Unisys has reported its second-quarter 2016 financial results, showing revenues of $748.9 million—down 2 percent from the same period a year ago.
Though revenue for the quarter declined, Unisys saw year-over-year increases in operating profit margin, operating cash flow and free cash flow, as the company continues to transition to higher-value business opportunities, said Peter Altabef, president and CEO of Unisys, during the company's earnings call July 26.
Unisys reported an operating profit margin of 6.6 percent, including cost reduction charges and pension expense, Altabef said. Operating cash flow for the quarter versus the prior year increased by $55.7 million to $34.6 million, while adjusted free cash flow in the second quarter of 2016 increased $78.7 million from the prior year to $54.3 million, the company said.
Meanwhile, the company's net income grew to $21.6 million versus a loss of $58.2 million in the second quarter of 2015. Altabef said the increase in profitability came primarily from decreased operating expenses resulting from the company's ongoing cost-cutting efforts. But it also was helped by an increase in revenues from higher-margin technology products, he noted.
Altabef said Unisys ended 2015 with $100 million in cost savings, and to date the company has cut $155 million in costs and is on target to achieve its goal of $200 million in cost savings by the end of this year.
"We are continuing to execute against the strategy we commenced in 2015, which focuses on providing security in everything we do, growing demand for both cyber- and physical-security offerings, while investing to improve our go-to-market effectiveness by aligning vertically," Altabef said in a statement.
Unisys' technology revenue, which represented 18 percent of total revenue for the quarter, increased 30.7 percent year over year, driven largely by increased ClearPath Forward sales.
Unisys is known for its ClearPath Forward architecture and super-secure operating system. The company's latest splash in the security space is its Stealth technology. The National Institute of Standards and Technology (NIST) ranked The Unisys ClearPath OS 2200 and Unisys ClearPath MCP as two of the most secure operating systems around.
"Unisys Stealth is a distinguishing technology and we're trying to build out that middle layer of many different security products," Altabef said. "We're putting next-generation security into all of our offerings." He also noted that Unisys is working on delivering a new digital collaboration platform that will tap the company's cloud technologies, Stealth security products and other offerings.
Meanwhile, Unisys' services revenue, which represented 82 percent of total revenue for the quarter, declined by 7.2 percent to $613.8 million. Yet, the decline in the services business was offset largely by a strong quarter for the technology business, Altabef said.
After several years of gradual decline in revenue hanging on to its traditional market segments—amid the current Decade of Disruption—Unisys appointed Altabef as the new Unisys president and CEO Jan. 1, 2015, with a mandate for growth. Altabef was named based on his track record of launching or turning around underperforming businesses. He has held CEO or senior leadership positions at MICROS, Perot Systems and Dell Services.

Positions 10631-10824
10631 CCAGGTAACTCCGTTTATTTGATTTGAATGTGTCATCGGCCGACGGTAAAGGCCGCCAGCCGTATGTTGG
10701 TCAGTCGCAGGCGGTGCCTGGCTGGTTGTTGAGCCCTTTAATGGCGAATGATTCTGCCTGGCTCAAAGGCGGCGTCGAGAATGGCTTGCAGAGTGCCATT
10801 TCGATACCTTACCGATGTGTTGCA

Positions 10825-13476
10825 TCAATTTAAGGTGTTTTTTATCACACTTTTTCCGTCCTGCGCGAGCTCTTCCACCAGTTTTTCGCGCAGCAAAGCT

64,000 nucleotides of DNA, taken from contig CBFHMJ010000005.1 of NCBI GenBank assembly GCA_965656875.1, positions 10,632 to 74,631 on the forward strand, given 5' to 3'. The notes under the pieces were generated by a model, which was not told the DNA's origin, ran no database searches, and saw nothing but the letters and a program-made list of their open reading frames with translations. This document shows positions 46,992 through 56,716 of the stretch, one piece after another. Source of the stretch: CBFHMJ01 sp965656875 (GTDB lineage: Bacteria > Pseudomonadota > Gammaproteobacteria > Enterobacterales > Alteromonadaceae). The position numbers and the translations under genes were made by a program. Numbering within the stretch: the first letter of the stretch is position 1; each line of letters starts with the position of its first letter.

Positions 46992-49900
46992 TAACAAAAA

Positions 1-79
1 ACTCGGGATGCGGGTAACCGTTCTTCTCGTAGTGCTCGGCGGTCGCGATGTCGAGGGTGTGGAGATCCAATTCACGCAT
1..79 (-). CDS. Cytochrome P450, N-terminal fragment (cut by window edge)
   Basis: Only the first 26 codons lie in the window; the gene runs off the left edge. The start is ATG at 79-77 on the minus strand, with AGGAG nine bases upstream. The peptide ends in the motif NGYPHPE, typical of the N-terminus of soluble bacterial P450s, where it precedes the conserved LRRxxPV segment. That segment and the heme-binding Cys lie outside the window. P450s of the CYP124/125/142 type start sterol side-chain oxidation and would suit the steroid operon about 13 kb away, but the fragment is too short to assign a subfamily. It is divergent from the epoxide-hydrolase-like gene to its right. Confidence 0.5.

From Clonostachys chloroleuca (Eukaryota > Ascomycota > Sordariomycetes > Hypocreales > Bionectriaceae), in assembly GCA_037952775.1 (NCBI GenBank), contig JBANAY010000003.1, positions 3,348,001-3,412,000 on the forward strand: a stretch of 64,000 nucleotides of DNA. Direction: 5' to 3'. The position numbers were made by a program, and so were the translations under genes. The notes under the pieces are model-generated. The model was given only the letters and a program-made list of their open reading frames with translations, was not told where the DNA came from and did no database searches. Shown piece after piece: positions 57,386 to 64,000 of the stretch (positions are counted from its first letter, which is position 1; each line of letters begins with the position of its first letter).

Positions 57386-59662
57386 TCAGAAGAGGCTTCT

"Unisys' Q2 2016 financial results show that its strategy under president and CEO Peter Altabef is making demonstrable progress," said Charles King, principal analyst at Pund-IT. "Since Altabef joined the company in early 2015, Unisys has shifted tack from enterprise-class IT services and systems to integrating security features across its solutions."
Immediately, Altabef addressed and prioritized the disruptive changes in IT—cloud computing, mobility, big data analytics, security and the consumerization of technology among them. He designed and implemented a new operating model to be a more nimble, focused and responsive company well-positioned to serve a "consumerized" business and government mindset. Unisys would focus on bringing innovative, differentiated solutions in the newer growth categories to address customers' most pressing business and technology problems.
"Unisys is a very important company; it is integral to the history of information technology and technology in general," Altabef told eWEEK. "It's a company that still has remarkable people and really important technology, but they had stopped growing. I took the challenge to come in and run the company because I thought there were a huge amount of assets there and by refocusing it I knew we could get growth and increase value for our clients."
Increased sales of higher margin technology products, along with ongoing cost-cutting efforts delivered Unisys results that are solidly in the black, King said.
"That's excellent news for a company that, while deeply rooted in traditional mainframe technologies has successfully transitioned to modern enterprise systems leveraging Intel Xeon processors and software from leading vendors, including Microsoft, SAP and VMware," he added.